Author(s): Kostrzewa RM, Huang NY, Kostrzewa JP, Nowak P, Brus R
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Abstract Tardive dyskinesia (TD), a movement disorder produced by long-term treatment with a classical antipsychotic drug, is generally considered to be a disorder of dopamine (DA) systems, since classical antipsychotics are potent DA D(2) receptor blockers. Also, acute DA D(1) agonist treatment of rats is known to produce vacuous chewing movements (VCMs), a behavioral feature resembling the oral dyskinesia that is so prominent in most instances of TD. In this paper we outline a series of studies in a new animal model of TD in which DA D(1) receptor supersensitivity was produced by neonatal 6-hydroxydopamine (6-OHDA) -induced destruction of nigrostriatal DA fibers. In rats so-lesioned 5-HT receptor supersensitivity is additionally produced, and in fact 5-HT receptor antagonists attenuate enhanced DA D(1) induction of VCMs. Moreover, in 6-OHDA-lesioned rats treated with haloperidol for one year, there a 2-fold increase in numbers of VCMs (vs intact rats treated with haloperidol); and this high frequency of VCMs persists for more than 6 months after discontinuing haloperidol treatment. During this stage, 5-HT(2) receptor antagonists, but not DA D(1) receptor antagonists, attenuate the incidence of VCMs. This series of findings implicates the 5-HT neuronal phenotype in TD, and promotes 5-HT(2) receptor antagonists, more specifically 5-HT(2C) receptor antagonists, as a rational treatment approach for TD in humans.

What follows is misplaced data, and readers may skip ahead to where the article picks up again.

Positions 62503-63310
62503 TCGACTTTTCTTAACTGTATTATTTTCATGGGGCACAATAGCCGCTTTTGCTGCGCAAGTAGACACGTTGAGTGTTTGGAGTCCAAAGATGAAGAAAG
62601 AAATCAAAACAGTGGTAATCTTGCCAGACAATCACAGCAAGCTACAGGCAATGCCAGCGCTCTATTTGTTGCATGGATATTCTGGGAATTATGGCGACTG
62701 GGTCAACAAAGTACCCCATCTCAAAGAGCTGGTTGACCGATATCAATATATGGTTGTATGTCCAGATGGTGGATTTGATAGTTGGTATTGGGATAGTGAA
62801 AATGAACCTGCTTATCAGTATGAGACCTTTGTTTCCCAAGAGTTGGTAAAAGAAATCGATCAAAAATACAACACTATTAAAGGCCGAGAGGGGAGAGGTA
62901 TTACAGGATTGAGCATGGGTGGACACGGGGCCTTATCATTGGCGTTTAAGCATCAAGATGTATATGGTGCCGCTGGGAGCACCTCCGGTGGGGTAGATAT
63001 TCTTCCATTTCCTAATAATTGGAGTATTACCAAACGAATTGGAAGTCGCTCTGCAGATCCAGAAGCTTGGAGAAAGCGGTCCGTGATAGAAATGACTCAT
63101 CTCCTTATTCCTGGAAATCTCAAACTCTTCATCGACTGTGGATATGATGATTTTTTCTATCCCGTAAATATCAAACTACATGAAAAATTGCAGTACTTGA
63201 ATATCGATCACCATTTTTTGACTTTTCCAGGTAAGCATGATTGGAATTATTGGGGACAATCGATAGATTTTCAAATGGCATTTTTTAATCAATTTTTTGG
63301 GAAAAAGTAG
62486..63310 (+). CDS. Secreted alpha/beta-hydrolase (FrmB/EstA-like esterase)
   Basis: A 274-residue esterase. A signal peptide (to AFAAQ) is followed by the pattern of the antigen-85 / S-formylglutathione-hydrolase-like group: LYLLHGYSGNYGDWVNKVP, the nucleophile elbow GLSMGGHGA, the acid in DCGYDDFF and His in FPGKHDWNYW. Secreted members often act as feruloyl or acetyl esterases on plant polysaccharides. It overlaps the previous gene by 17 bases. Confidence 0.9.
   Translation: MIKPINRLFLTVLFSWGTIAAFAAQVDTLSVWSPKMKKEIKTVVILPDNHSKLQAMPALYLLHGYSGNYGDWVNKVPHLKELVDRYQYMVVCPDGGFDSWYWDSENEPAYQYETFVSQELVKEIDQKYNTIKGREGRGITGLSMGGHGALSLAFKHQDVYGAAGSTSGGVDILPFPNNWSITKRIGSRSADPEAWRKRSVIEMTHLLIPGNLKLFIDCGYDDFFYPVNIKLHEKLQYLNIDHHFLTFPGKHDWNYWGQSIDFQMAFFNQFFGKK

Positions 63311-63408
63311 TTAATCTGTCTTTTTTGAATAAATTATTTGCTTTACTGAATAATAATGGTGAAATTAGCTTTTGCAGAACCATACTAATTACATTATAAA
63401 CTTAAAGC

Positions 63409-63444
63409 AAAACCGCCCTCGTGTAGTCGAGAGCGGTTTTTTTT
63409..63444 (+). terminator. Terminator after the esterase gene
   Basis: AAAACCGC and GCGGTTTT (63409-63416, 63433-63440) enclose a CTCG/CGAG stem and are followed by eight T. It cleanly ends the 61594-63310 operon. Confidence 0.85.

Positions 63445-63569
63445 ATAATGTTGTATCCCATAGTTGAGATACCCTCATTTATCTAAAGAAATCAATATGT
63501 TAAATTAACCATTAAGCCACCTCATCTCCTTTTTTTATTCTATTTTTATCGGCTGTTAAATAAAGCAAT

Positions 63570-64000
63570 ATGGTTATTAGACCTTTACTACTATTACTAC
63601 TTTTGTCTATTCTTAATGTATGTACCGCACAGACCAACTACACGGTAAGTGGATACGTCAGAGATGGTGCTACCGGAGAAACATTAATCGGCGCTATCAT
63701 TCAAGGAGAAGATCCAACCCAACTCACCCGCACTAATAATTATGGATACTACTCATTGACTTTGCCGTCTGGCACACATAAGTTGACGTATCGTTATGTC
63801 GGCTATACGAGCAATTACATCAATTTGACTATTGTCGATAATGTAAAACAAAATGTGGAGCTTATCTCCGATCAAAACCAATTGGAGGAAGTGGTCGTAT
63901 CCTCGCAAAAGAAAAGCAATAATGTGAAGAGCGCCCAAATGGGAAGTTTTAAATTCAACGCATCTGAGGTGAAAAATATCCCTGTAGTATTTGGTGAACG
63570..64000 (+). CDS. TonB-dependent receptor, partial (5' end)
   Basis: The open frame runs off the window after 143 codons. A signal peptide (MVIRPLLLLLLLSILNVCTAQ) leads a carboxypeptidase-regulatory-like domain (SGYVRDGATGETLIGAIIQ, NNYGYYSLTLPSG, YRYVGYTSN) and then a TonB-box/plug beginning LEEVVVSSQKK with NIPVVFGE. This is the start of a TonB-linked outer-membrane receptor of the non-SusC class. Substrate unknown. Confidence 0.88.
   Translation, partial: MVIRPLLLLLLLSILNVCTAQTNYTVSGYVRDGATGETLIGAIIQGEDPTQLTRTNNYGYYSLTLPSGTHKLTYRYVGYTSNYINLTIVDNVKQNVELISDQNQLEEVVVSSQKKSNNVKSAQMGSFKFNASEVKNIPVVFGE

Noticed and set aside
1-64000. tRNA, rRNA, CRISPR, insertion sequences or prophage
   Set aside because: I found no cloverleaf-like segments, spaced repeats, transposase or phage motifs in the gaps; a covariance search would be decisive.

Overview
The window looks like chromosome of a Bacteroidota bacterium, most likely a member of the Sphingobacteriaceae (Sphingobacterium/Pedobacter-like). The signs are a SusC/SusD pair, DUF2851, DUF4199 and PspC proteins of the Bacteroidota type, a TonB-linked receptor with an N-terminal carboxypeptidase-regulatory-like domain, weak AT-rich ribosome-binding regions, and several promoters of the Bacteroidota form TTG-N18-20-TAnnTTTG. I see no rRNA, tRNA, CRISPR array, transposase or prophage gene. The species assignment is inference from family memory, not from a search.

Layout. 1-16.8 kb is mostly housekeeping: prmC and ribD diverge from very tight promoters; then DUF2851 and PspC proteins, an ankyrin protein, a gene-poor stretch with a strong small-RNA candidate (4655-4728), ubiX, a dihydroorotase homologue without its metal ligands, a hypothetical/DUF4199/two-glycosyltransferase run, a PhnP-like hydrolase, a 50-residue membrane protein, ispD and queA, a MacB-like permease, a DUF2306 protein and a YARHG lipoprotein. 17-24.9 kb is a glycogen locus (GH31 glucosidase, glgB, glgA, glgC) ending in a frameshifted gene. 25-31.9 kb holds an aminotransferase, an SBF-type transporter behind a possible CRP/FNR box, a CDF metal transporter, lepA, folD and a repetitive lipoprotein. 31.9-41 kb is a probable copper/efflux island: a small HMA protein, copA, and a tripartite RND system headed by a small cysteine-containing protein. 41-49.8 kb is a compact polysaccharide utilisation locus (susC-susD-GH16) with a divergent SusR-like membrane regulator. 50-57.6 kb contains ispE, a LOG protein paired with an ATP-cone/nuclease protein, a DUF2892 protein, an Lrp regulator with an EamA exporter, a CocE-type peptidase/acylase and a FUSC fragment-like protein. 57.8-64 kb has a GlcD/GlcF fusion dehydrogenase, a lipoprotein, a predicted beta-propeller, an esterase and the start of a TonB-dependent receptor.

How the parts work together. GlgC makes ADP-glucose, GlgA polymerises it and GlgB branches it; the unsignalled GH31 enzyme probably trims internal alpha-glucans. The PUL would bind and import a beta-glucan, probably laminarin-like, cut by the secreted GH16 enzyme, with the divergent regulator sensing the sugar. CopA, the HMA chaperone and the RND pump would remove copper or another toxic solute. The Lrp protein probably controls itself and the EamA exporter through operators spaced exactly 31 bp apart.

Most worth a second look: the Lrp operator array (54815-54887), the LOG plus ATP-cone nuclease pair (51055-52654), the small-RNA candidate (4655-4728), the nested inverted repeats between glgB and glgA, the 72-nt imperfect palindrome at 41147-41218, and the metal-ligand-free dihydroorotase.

This article was published in Neurotox Res
and referenced in Biochemistry & Physiology: Open Access